Tuition rates at Iowa’s three regent universities in the 2014-2015 academic year could remain flat for undergraduate residents, increase for non-resident and graduate students and decrease for one group of pupils.
According to a tuition proposal scheduled to go before the Iowa Board of Regents next week, the University of Iowa College of Law is asking to reduce tuition rates for students interested in several of its programs.
For the law school’s nonresident Juris Doctor applicants, for example, the proposal would drop tuition from $47,252 to $39,500 in the fall of 2014.
The decrease aims to offset national and regional trends that have had an adverse affect on the law school applicant pool, according to regent documents. Those trends include a decline in legal jobs since the 2008 recession, a drop in legal starting salaries, and a decrease in the number of people taking the law school admissions test.
“Structural changes in the legal profession have had a profound impact on legal education and the recruitment of students to law schools,” according to the documents.
The UI law school has continued to attract well-qualified candidates, but the incoming class sizes have taken a hit, UI officials report. The number of Iowa resident applicants to the UI College of Law in 2012 was 173, according to the report, down from its five-year peak of 287 in 2010.
The College of Law annually reports strong job placement rates for its graduates, and it has a strong national and regional reputation. Still, according to the report, “limiting resident tuition and decreasing the nonresident tuition is an important strategy for maintaining the vitality and quality of the Iowa law school and its programs.”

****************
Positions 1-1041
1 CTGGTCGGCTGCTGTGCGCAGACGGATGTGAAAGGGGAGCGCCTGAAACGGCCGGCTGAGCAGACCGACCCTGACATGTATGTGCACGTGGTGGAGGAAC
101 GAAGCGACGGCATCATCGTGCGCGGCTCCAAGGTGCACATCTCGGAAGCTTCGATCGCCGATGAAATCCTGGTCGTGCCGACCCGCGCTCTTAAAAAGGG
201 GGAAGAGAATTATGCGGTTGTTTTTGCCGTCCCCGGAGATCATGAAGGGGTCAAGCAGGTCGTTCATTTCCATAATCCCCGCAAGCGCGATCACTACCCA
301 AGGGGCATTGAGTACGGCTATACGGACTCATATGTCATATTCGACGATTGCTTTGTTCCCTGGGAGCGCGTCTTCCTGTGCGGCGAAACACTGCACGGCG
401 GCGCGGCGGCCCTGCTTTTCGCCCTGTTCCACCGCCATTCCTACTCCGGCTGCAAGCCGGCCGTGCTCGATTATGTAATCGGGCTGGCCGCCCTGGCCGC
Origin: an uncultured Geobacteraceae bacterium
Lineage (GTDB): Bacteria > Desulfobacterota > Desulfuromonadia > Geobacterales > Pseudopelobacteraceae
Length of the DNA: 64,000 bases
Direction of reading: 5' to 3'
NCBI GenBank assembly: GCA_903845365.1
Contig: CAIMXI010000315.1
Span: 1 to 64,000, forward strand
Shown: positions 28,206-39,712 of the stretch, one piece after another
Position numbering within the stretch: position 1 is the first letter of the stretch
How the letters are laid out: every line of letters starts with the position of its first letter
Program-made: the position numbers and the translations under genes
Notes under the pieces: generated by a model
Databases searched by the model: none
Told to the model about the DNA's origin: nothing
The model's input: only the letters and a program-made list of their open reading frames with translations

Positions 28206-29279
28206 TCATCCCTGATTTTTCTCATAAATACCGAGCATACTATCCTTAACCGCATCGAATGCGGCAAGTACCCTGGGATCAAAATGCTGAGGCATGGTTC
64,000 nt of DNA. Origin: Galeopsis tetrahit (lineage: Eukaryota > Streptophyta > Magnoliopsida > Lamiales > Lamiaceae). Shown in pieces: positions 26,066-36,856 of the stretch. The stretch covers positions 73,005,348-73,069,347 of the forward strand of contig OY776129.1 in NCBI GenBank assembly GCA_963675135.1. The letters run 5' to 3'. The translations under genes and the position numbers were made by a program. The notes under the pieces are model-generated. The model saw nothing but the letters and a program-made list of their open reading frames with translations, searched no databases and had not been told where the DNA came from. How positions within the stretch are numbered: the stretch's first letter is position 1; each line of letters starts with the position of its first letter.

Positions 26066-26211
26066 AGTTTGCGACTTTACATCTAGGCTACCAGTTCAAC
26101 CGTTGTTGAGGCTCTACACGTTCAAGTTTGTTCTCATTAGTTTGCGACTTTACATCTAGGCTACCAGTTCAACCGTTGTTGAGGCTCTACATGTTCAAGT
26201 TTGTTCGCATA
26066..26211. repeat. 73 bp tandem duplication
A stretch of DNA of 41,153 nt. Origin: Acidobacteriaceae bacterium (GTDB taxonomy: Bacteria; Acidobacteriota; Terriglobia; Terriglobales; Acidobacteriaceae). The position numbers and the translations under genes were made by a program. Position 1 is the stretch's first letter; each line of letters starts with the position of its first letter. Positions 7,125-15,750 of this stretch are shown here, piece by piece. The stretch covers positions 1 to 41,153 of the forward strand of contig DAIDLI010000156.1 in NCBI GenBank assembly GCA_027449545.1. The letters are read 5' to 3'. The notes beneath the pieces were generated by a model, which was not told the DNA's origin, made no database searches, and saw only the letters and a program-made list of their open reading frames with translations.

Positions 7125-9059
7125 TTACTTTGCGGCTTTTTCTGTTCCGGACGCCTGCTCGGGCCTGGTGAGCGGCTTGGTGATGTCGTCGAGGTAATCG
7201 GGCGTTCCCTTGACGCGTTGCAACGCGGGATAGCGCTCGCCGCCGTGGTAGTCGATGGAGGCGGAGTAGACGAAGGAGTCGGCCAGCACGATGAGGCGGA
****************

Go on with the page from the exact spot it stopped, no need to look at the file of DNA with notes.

The decrease in resident applicants to the law school is in line with overall trends, but the decline in nonresident applicants is higher than national trends. According to feedback from prospective students, competition is increasing and “nonresident students no longer identify Iowa College of Law as a high value proposition.”
UI officials acknowledge the reduction in tuition is “significant,” but they said several factors were considered in developing the recommended rate decreases.
For starters, Iowa’s College of Law tuition and fees rank fourth highest in its peer group.
“It is expected that the estimated $310,000 loss in tuition revenue from this rate change will be offset by increased enrollment as a result of successful recruitment efforts,” according to regent documents.
Aside from special requests like the one from the UI law school, the regent’s tuition proposal looks to freeze tuition for resident undergraduates and increase rates for nonresidents, graduate and professional students.
Proposed increases in undergraduate nonresident tuition at Iowa’s three regent universities for the 2014-2015 academic year will bring in a combined $7.6 million in new revenue, according to regent documents.
For nonresident students at the UI, the proposed tuition increase will translate into a jump of $460 – or 1.8 percent –over the previous year.
Under the proposal, tuition would remain frozen for Iowa undergraduates, should the regents receive a 4 percent increase in state funding for fiscal 2015.